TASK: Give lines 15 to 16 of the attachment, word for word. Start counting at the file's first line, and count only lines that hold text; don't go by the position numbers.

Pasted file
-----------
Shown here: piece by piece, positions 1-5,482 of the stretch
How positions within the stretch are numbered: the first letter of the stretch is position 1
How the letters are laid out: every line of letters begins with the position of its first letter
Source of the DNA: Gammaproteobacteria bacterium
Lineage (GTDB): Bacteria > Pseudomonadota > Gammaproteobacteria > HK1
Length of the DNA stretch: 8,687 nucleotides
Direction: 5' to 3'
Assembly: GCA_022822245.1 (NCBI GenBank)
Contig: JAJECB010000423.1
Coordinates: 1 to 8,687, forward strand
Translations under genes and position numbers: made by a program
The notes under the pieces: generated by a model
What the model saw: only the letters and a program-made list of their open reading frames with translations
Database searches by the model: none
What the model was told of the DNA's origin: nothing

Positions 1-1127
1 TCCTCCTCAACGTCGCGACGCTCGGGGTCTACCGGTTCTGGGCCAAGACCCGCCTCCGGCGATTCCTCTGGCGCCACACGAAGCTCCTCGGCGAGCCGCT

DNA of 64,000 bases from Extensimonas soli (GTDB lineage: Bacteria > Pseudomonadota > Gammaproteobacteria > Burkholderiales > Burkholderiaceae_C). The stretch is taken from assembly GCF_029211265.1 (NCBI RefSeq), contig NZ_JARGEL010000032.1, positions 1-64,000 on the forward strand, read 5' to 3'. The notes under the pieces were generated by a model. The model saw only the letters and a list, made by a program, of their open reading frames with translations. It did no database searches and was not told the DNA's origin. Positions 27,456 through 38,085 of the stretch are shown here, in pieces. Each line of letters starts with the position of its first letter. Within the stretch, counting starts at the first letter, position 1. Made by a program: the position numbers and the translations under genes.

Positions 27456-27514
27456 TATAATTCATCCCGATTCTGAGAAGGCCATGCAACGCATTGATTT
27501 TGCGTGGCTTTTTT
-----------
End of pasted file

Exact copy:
What the model was told of the DNA's origin: nothing

Positions 1-1127